National security letters were actually around before the Patriot Act became law in 2001, but the legislation lowered the standard that the government must meet to obtain them. They’ll still be comparatively easy to get now that portions of the Patriot Act are off the books.
As for another fearsome sounding and about-to-die provision, the “lone wolf” authority that lets the government track someone who isn’t connected to a known terrorist group, it has never been used. That’s despite the fact that the very threat for which it was written—attacks by individuals who are merely inspired by extremist groups, such as ISIS, but aren’t actually connected to them—appears to be at an all-time high. Whatever provision of law is meant to stop these would-be killers, it’s apparently not in the part of the Patriot Act that expired Sunday night.
Here’s another thought that calms spies’ unsettled nerves: There’s actually a loophole in the Patriot Act that could keep one expiring provision more or less alive. Section 215 in the existing version of the law allows the government to obtain any records deemed “relevant” to an investigation of a terrorist or a spy. As of Monday, the criterion switched back to the pre-Patriot Act standard of records that “pertain” to such an investigation.
“But thanks to a little-noticed grandfather clause in the law,” the relevance standard “will remain available for investigations already open at the time of sunset, as well as new investigations into offenses committed before the sunset,” Julian Sanchez, a noted surveillance expert and critic of the Patriot Act, wrote in a recent post for Motherboard. This could prove to be the main zombie provision in the undead Patriot Act.
But it’s not the only one. All investigations underway right now that use any of the other expired provisions also will be allowed to continue, current and former officials have said in recent weeks. So, there’s no risk that government monitors will “go dark” on any terrorists or spies they’ve already started tracking.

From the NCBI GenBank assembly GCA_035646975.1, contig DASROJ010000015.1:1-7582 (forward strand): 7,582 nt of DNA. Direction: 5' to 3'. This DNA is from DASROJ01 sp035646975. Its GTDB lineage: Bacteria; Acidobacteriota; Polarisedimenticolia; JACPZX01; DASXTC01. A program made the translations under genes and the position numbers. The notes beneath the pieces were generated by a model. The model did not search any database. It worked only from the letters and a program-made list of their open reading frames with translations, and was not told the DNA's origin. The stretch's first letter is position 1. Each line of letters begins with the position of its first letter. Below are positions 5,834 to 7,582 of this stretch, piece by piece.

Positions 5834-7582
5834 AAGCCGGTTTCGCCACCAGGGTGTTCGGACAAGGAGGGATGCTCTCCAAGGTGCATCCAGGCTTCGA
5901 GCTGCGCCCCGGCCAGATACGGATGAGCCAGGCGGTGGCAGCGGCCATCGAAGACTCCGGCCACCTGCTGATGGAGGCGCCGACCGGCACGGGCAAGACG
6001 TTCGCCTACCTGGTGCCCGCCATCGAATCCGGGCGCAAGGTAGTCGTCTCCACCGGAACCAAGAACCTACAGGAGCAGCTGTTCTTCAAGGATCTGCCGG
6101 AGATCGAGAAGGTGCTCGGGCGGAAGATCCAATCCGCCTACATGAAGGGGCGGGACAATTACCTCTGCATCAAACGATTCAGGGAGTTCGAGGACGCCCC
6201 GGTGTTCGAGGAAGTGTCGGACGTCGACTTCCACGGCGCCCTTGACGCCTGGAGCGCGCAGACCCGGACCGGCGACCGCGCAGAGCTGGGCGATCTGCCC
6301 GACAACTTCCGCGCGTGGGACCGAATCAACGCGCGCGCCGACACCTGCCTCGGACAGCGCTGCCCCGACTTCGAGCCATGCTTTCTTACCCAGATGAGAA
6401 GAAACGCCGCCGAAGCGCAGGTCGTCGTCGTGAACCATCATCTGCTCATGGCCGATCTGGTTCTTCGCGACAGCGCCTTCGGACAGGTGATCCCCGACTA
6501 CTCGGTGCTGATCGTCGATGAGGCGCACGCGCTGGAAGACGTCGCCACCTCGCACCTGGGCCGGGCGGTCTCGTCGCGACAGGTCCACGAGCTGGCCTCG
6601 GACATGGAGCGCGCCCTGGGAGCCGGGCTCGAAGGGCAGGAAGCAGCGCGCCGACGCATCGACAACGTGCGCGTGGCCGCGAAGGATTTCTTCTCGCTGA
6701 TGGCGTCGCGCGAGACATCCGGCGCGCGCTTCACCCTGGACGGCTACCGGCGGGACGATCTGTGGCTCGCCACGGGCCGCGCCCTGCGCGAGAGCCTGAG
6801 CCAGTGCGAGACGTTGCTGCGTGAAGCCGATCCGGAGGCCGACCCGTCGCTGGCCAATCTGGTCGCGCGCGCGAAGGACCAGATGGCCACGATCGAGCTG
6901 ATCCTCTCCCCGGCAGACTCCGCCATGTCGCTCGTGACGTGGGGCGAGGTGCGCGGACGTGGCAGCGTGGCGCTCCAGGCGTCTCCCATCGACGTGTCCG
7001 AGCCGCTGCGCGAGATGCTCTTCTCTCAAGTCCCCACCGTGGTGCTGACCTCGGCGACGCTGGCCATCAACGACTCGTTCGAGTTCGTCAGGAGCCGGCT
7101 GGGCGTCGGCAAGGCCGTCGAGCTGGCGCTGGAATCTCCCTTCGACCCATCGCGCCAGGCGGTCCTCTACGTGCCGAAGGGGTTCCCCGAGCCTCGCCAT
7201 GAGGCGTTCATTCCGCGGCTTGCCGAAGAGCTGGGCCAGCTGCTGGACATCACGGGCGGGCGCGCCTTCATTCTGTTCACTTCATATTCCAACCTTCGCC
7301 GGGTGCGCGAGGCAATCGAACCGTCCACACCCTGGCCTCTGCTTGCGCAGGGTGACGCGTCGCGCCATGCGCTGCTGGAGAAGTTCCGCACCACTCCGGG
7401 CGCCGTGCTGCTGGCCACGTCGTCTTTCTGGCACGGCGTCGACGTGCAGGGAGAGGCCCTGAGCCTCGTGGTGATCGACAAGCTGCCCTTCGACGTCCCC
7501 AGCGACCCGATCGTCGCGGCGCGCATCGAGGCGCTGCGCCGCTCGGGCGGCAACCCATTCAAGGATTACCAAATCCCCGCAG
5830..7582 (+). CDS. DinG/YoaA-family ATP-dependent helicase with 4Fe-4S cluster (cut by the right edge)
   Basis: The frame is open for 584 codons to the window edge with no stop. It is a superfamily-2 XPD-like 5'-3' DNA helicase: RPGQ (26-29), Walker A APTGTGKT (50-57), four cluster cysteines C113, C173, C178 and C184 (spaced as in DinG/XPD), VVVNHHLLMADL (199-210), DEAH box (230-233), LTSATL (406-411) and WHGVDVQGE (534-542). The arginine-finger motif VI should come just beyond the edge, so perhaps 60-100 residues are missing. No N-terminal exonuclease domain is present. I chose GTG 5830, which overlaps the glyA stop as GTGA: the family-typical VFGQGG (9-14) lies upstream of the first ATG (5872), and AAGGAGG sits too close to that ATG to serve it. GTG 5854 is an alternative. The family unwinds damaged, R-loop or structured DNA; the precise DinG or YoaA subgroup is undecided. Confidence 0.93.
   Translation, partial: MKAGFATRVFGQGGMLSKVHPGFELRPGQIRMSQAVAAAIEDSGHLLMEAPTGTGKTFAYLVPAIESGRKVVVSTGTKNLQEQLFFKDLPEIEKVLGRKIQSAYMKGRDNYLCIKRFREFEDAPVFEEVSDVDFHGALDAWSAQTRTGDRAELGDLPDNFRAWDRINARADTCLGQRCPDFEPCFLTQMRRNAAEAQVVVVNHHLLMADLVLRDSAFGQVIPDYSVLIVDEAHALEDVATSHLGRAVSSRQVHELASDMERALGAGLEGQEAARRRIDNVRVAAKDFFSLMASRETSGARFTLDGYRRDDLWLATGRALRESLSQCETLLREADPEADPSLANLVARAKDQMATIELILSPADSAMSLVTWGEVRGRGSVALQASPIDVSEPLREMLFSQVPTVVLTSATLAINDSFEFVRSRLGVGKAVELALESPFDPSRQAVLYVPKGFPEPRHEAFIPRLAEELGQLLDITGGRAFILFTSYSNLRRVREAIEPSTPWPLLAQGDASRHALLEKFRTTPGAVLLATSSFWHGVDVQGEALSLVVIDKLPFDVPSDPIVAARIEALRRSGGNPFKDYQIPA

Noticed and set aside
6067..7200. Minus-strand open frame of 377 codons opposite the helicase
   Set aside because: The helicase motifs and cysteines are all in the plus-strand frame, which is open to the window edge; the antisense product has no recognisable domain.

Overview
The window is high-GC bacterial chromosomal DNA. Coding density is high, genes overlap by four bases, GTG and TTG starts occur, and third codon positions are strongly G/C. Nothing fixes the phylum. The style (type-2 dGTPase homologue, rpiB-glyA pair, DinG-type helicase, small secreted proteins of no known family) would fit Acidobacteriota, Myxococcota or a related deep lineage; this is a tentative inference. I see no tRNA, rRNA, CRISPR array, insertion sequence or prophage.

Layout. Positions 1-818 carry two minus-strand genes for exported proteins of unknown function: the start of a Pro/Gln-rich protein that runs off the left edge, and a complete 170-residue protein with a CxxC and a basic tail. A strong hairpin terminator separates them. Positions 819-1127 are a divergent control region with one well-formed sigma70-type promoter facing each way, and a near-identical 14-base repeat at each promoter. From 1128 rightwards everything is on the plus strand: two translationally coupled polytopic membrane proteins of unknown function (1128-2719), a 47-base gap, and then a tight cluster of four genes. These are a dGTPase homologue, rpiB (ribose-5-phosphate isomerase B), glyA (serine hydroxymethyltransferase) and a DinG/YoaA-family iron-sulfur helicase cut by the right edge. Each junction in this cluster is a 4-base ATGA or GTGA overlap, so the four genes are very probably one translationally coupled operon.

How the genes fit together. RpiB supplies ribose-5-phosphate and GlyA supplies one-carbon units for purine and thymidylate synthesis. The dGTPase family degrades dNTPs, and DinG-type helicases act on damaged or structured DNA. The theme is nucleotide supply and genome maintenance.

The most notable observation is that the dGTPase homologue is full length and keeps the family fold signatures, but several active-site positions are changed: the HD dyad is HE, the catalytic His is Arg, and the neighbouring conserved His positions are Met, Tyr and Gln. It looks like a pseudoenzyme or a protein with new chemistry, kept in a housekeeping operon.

Some lawmakers continued to warn that even a short interruption in some surveillance authorities posed a risk to national security.
Senator Bob Corker (R-TN), the chairman of the Foreign Relations Committee, said the expiring provisions could mean the United States is unable to collect particular kinds of intelligence. But when asked whether the grandfather clause in the Patriot Act didn’t provide some assurances that investigations wouldn’t be derailed, Corker acknowledged, “You may be grandfathered in if the case is underway.”
Corker said he thought there was some “fuzziness” in the bill, then added, “I don’t want to overstate the problems that exist.”
Senator John Cornyn (R-TX) blasted Paul for what he described as delaying tactics that kept the chamber from enacting the USA Freedom Act on Sunday night and ensuring continuity to existing surveillance powers.
“It does seem to me at least reckless to not allow at least a temporary continuation of the bill while we have this debate,” Cornyn told The Daily Beast. “But that’s not the way it’s working, and unfortunately I think it’s part of the presidential campaign, and I think people have to judge it for themselves.”
Senator John McCain (R-AZ) said that as far as he was concerned, administration officials should be taken at their word when they warned about security risks from any expired provisions.
“All I can tell you is what the director of the CIA said on Sunday,” McCain told The Daily Beast. “If we allow it [to] lapse, the nation is at greater risk. That’s sufficient for me.”
Of course, there may be some new investigations for which the government will have to come up with different authorities for collecting information. And intelligence officials have been planning for that, CIA Director Brennan said Sunday.
“Law enforcement and intelligence professionals will always use whatever authorities and capabilities and tools they have,” Brennan said. “And if these lapse, I think we’re going to have fewer tools. But we will be working as hard as we can to protect the American people. We have a very good track record of doing that.”
Parts of the Patriot Act may have died. But American surveillance will live on and on.
—Alexa Corse and Tim Mak contributed reporting.